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Kids can help out, even with pandemic restrictions in place

Valley News Staff Writer
Published: 4/2/2020 9:27:04 PM
Modified: 4/2/2020 9:26:54 PM

When the COVID-19 pandemic came to the Upper Valley and social distancing took effect, people from around the region stepped up to help neighbors in need.

While many tasks only adults can take on such as running errands for neighbors who are at higher risk for developing complications from the novel coronavirus, there are ways that children can contribute to community efforts.

Angie Zhang, program services director at Listen Community Services and a coordinator with volunteer group UV Strong, said that ordinarily, Listen would encourage older children to volunteer in the Lebanon-based food pantry with their families, but due to social distancing guidelines they have to limit the number of people in the space.

“For the most part, the biggest suggestions we have are that kids can help with fundraising online — calling their relatives or other folks they know to contribute to a charitable cause,” Zhang wrote in an email. “For our food pantry, for instance, we’re encouraging donating cash so we can do more purchasing from the New Hampshire Food Bank. This helps us purchase more, since our dollars go further, but it also reduces people’s need to go to the grocery store and potentially be exposed.”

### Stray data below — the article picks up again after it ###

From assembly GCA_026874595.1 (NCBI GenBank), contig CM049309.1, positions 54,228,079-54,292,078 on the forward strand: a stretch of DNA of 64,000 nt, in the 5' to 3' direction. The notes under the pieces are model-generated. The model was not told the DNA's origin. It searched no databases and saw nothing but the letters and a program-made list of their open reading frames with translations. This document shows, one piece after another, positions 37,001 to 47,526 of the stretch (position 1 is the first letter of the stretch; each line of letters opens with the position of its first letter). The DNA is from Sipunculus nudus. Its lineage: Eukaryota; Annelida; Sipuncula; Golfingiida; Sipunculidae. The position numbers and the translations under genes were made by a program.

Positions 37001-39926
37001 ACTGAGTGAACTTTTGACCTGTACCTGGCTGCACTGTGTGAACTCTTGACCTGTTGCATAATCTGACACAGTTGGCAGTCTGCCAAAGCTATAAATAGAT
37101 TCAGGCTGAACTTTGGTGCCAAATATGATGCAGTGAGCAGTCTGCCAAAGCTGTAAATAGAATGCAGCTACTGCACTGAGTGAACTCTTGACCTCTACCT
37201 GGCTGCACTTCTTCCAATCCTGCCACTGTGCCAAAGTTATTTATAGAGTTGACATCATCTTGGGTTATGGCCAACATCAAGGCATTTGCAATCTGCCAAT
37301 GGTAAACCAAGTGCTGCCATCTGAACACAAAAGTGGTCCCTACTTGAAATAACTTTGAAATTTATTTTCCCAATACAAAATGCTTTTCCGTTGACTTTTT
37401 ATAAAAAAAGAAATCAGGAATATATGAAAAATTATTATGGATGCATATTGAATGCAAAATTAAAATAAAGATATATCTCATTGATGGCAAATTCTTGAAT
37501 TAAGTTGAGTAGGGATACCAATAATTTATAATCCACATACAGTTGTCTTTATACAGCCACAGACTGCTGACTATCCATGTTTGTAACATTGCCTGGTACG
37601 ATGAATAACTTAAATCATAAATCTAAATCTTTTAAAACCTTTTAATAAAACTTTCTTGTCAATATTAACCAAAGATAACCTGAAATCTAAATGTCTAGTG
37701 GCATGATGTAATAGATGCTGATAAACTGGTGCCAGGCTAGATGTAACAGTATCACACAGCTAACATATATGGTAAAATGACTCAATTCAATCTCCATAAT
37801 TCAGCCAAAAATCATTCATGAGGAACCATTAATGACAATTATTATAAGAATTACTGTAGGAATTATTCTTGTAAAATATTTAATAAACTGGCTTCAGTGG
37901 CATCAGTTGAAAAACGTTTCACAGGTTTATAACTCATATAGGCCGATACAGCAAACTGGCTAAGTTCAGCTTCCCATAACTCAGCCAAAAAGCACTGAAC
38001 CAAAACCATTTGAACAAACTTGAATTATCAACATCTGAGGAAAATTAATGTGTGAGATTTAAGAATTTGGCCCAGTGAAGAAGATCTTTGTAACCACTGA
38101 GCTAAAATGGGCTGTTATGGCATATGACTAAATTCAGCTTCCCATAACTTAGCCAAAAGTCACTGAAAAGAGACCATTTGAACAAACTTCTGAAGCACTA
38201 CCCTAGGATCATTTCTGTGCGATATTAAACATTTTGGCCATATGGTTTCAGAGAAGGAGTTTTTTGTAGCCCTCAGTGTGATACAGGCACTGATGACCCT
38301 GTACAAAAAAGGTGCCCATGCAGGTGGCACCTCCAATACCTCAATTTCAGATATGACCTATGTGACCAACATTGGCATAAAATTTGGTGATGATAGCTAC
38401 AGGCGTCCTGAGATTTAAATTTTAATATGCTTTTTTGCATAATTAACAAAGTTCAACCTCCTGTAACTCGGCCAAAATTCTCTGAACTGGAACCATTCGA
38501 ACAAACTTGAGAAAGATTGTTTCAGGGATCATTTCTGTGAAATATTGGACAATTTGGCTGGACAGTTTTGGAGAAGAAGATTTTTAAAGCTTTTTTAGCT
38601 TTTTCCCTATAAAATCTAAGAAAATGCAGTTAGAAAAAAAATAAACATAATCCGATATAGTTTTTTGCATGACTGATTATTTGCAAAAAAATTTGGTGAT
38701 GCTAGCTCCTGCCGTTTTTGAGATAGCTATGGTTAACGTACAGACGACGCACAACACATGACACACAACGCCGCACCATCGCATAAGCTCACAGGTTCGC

Carol Williams, assistant to the Middle School at Crossroads Academy, has been working on compiling a list along with other members of the Lyme-based school. Suggestions include making masks for health care workers at DHMC and other medical facilities in the region, writing thank-you cards to those on the front lines including grocery workers and trash collectors, offering to help a neighbor with yard work, and picking up trash while going for a walk.

“Kids can’t do remote learning all day long,” Williams said. “(Volunteering) brings communities together.”

Kate Plumley Stewart, of Enfield, polled parents in the area, and they came up with a handful of suggestions including volunteering to help their parents who are working from home by doing an activity with a younger sibling or take on more household chores. They could also try to connect with classmates by scheduling remote get-togethers where they color via videochat or reach out to a younger family member or friend to read them a book remotely.

Kids can also coordinate exercise activities or help pick up roadside trash on walks with their families. If children want to start gardening, they can plant extra seeds and give away vegetables once they grow. If they have a knack for cooking, they could deliver a hot meal to a neighbor in need.

But even for kids without any special skills, they can still do a lot by simply picking up the phone and calling family members who are staying in and might be feeling isolated.

Liz Sauchelli can be reached at esauchelli@vnews.com or 603-727-3221.




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